Thousands of Iowa undergraduates have learned financial and managerial accounting with the help of teaching assistants, who are students themselves—studying to earn their Master of Accountancy (MAc) degree—while they teach. Being a TA is one of the best experiential learning opportunities available at Tippie and TAs are one of our greatest assets in training future accountants. Inspiring students in introductory accounting classes is no easy feat—unlike marketing, accounting does not have cool commercials!
The success of Iowa accounting TAs involves a combination of key attributes, much like a secret sauce.
INGREDIENT #1: Teaching assistants are relatable mentors for students
When Professor Bradford Hepfer (BBA06/MAc07/PhD16) started as an undergrad, he was initially interested in economics, but wanted to keep an open mind.
“When I took Introduction to Financial Accounting, I was immediately impressed with my TA. Through his instruction, I began having moments where I thought, ‘Not only do I like this, but I’m good at this. Accounting could be my future.’”
INGREDIENT #2: Teaching assistants are enthusiastic about accounting
Jiyun Chong (BBA19/MAc20)’s journey from student to TA to CPA also started by enrolling in Financial Accounting.
“I took it the second semester of my freshman year, even though I’d heard it was a difficult class,” Chong said. “But any worry was quickly surpassed because my TA, Bailey (Heaton) Andreasen (BBA16/MAc17), always did a great job explaining difficult concepts. Her class was a huge highlight because she made accounting digestible; I religiously went to her study sessions and help labs too.”
Because of the overwhelmingly positive experience in Andreasen’s section, Chong later took the leap to become a TA herself in 2020 while she was pursing her Master of Accountancy degree. She is now a senior tax associate with PwC in Chicago, Ill., and uses the expertise in creating clear presentations, public speaking, and working in teams she gained as a TA to excel in her career.
Andreasen went directly from her teaching assistantship to being an audit supervisor with RSM, showing a clear path to industry to all her students. She is now a senior accountant with Farm Bureau Financial Services in Des Moines, Iowa.
“I remember my Financial Accounting TA too!” Andreasen said. “Her name was Tasha (Stamps) Rhamy (BBA13/MAc14). Having her as a TA solidified my plan to major in accounting and eventually, I followed her path into public accounting at the same firm. We are also from the same small town, so knowing it was possible for someone with a similar background gave me confidence to become an accounting major.”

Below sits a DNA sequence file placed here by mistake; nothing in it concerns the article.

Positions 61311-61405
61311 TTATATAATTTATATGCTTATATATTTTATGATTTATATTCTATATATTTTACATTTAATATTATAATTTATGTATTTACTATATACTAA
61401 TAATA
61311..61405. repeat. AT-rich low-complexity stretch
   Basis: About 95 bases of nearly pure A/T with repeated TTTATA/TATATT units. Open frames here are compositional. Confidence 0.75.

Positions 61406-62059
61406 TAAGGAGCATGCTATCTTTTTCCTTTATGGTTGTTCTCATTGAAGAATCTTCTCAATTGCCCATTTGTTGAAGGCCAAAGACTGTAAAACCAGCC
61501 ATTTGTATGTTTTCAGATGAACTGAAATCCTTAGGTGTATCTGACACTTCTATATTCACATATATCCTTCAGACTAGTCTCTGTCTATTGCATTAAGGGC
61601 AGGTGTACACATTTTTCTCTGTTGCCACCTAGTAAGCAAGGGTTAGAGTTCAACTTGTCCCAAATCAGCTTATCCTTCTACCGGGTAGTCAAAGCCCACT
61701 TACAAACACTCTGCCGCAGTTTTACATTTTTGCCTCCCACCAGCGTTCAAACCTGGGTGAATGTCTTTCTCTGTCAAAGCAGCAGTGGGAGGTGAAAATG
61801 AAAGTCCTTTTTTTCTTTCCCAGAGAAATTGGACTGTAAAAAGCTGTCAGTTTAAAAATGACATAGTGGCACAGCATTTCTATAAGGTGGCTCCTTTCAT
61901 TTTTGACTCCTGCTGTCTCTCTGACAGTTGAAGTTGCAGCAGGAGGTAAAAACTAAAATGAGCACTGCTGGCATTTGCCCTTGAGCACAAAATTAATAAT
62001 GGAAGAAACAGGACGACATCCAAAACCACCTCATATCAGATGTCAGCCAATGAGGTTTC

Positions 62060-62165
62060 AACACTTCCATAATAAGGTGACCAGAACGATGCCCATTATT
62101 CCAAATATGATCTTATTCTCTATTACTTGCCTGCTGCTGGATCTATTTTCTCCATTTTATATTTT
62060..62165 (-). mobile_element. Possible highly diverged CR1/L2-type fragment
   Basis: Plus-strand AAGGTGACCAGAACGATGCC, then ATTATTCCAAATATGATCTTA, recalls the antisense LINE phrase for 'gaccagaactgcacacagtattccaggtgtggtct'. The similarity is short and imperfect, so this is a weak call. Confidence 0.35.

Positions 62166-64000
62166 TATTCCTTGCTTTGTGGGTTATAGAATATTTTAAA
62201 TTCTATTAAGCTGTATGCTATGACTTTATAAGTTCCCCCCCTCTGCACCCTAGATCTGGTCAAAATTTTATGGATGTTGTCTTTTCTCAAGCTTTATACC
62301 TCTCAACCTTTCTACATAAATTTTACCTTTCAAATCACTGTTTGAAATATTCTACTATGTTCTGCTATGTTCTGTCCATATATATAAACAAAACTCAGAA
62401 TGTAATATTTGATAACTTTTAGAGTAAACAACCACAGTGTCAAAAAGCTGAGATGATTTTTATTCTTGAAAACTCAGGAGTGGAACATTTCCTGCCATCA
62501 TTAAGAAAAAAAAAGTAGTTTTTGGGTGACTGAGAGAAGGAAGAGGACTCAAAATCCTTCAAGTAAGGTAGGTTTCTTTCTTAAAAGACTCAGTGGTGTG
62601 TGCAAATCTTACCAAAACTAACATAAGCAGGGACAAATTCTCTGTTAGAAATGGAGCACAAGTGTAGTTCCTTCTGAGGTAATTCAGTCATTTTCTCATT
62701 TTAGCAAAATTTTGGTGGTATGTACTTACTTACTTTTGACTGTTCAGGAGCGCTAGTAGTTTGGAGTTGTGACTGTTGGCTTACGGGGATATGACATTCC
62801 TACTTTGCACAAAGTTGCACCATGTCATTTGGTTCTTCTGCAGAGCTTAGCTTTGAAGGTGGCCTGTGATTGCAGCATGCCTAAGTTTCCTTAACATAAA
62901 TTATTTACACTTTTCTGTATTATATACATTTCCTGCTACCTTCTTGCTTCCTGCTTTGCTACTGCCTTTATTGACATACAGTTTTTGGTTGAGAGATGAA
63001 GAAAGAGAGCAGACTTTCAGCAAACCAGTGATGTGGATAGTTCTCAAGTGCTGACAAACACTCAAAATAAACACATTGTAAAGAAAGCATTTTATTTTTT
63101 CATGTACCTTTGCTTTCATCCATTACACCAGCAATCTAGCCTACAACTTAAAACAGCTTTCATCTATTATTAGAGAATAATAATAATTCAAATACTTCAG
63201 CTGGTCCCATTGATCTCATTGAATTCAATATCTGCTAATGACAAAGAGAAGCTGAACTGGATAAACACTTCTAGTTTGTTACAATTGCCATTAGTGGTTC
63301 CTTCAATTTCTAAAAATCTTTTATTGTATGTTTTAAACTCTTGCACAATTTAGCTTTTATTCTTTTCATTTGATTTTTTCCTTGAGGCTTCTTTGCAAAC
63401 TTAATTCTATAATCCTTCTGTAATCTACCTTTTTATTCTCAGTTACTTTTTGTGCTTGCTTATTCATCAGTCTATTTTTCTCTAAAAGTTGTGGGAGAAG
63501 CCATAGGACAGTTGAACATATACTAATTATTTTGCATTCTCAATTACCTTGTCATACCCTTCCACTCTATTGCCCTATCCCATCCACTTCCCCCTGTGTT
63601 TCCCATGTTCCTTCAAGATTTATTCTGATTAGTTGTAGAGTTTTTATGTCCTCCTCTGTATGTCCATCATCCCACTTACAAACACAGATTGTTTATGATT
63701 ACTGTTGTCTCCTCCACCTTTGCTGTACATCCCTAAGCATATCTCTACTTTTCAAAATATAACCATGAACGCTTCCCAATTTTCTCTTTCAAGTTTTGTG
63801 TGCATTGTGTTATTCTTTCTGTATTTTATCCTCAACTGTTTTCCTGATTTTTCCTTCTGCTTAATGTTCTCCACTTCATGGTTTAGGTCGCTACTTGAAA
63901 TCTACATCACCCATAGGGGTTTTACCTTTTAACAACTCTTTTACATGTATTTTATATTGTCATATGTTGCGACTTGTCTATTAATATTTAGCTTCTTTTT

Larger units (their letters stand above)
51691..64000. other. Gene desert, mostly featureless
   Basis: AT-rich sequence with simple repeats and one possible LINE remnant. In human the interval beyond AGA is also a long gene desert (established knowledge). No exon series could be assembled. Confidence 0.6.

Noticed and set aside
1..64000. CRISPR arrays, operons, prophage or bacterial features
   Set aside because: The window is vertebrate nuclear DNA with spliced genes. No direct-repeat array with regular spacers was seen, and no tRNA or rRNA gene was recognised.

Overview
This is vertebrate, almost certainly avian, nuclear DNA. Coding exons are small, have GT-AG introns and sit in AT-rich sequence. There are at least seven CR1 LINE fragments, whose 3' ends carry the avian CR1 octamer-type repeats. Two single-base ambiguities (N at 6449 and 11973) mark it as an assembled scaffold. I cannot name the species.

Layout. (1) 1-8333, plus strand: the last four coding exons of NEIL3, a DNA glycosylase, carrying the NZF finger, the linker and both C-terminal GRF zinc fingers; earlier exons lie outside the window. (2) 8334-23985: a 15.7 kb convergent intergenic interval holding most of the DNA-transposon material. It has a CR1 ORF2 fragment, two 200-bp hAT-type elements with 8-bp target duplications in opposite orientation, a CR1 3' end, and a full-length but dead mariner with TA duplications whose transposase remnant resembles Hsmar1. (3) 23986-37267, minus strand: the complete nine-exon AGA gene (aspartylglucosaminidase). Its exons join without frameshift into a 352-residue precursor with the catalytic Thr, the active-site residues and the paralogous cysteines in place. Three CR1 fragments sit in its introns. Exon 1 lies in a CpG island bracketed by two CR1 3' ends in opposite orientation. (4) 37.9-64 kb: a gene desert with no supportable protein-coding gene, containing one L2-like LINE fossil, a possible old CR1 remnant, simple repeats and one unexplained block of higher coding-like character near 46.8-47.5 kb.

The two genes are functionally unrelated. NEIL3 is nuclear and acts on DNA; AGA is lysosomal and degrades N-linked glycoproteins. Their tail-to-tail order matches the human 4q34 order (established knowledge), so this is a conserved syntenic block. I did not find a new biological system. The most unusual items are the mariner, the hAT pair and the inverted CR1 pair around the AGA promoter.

INGREDIENT #3: Teaching assistants are committed to their students’ success
Though Chong had some previous mentoring and tutoring experience, being a TA was her first time in front of a classroom, allowing her to become fully comfortable with public speaking and speaking from a place of authority—a skill that helps her to this day.
“Being a TA was the best part of my day, even at 8:30 a.m. three days a week. It was so rewarding because I could see the impact of using different teaching techniques. Not every student learns the same, so it’s important to curate lectures to their needs,” Chong explained.
“I used a lot of example-driven visuals, even props, to illustrate a point. I also organized peer learning, especially pairing students with different skill levels to balance a group.”
INGREDIENT #4: Being a teaching assistant is rewarding
Hepfer was TA for Introduction to Managerial Accounting (now known Managerial Accounting Analytics & Data Visualization) before working at PwC as a tax senior associate. Hepfer describes being a TA as the best possible training for working with clients and colleagues. “Being a TA as a MAc student, I gained confidence in my abilities to explain challenging concepts to my clients and colleagues and to answer question on the spot. It also gave me the wherewithal to admit when I needed to look something up.”
Mark Kloet (BBA09/MAc10), a senior manager in OTC derivatives at the National Futures Association, describes being a TA as one of his most valuable experiences at Tippie. “I really enjoyed the opportunity to be a TA in the moment, but as my career has progressed, my appreciation for this has grown tremendously. The frequency of lessons allowed me to develop my public speaking and presentation skills. Interacting with students required me to create strategies for delivering feedback and conveying complex information using different methods.” And the importance of these skills has only increased as his career has progressed.
Rhamy echos the rewards of being a TA. “I was able to get a jump start on building these skills through my TA position. Growing up, I never would have expected that I would be teaching college students about the fundamentals of financial accounting. It pushed me out of my comfort zone and lead me to realize how rewarding it is to teach others and to be a mentor to future generations of accounting professionals.”
The proportions of the ingredients vary with the individual TAs and their students, like any good sauce. But the outcomes—engaged students, inspired future accountants, and poised, professional TAs makes it a recipe worth passing on.